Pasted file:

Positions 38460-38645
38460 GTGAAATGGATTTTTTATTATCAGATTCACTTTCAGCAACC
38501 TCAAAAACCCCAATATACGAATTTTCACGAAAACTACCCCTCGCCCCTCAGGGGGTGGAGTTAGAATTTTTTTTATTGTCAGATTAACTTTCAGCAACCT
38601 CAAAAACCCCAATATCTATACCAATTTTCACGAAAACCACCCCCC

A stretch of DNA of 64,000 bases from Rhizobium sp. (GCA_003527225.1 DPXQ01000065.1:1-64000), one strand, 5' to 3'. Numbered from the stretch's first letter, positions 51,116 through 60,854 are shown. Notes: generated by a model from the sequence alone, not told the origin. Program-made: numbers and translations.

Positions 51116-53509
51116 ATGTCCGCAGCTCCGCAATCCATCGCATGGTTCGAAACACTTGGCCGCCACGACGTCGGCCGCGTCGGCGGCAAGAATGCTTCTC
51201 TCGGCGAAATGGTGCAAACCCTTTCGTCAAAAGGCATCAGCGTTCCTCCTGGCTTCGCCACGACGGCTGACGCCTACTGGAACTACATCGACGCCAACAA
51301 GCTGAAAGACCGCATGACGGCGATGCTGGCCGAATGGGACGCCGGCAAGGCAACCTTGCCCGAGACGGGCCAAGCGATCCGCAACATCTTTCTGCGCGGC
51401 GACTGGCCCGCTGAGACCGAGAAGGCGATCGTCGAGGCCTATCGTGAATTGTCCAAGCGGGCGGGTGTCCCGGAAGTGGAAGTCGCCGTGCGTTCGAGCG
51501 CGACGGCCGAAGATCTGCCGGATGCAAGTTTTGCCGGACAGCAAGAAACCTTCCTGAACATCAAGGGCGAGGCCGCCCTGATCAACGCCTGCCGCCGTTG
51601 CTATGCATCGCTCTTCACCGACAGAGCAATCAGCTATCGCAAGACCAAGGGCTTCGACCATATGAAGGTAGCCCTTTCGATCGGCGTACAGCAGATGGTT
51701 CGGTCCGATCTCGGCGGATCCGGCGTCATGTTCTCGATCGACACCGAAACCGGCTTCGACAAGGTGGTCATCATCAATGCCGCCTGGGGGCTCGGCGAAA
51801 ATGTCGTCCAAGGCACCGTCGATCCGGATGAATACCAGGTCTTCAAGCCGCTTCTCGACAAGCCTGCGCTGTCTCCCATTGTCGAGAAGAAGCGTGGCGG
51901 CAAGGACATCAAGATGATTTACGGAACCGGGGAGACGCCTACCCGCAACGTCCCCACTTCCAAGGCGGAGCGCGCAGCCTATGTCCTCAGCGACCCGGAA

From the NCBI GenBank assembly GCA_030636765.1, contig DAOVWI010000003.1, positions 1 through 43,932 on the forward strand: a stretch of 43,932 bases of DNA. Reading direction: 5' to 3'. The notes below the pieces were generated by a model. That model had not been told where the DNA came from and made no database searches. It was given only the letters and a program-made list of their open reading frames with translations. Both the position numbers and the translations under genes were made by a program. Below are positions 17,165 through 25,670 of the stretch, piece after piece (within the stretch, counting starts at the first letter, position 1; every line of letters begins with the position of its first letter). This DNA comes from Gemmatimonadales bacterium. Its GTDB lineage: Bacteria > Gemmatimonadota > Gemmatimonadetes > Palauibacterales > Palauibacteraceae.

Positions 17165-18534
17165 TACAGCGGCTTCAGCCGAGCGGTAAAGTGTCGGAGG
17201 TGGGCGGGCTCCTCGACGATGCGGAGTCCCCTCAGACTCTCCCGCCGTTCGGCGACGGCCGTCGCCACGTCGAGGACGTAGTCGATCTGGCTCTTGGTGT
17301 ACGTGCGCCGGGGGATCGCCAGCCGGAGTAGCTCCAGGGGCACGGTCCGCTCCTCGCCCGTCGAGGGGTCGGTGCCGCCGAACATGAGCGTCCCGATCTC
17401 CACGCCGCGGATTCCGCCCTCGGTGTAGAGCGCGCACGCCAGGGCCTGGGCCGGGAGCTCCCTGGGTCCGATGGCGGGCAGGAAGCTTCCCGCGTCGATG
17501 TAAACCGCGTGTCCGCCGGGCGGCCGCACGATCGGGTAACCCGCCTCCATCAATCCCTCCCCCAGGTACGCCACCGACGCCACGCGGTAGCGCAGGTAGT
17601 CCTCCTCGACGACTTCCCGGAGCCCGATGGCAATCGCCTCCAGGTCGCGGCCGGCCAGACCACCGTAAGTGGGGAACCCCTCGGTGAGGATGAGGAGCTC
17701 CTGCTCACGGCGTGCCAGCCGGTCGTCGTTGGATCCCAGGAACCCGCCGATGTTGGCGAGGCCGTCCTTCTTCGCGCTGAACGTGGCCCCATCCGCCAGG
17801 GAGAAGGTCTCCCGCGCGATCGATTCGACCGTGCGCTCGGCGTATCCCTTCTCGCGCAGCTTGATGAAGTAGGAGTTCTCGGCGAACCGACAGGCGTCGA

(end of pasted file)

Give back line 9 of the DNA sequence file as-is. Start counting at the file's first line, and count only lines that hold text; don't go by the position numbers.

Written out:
51301 GCTGAAAGACCGCATGACGGCGATGCTGGCCGAATGGGACGCCGGCAAGGCAACCTTGCCCGAGACGGGCCAAGCGATCCGCAACATCTTTCTGCGCGGC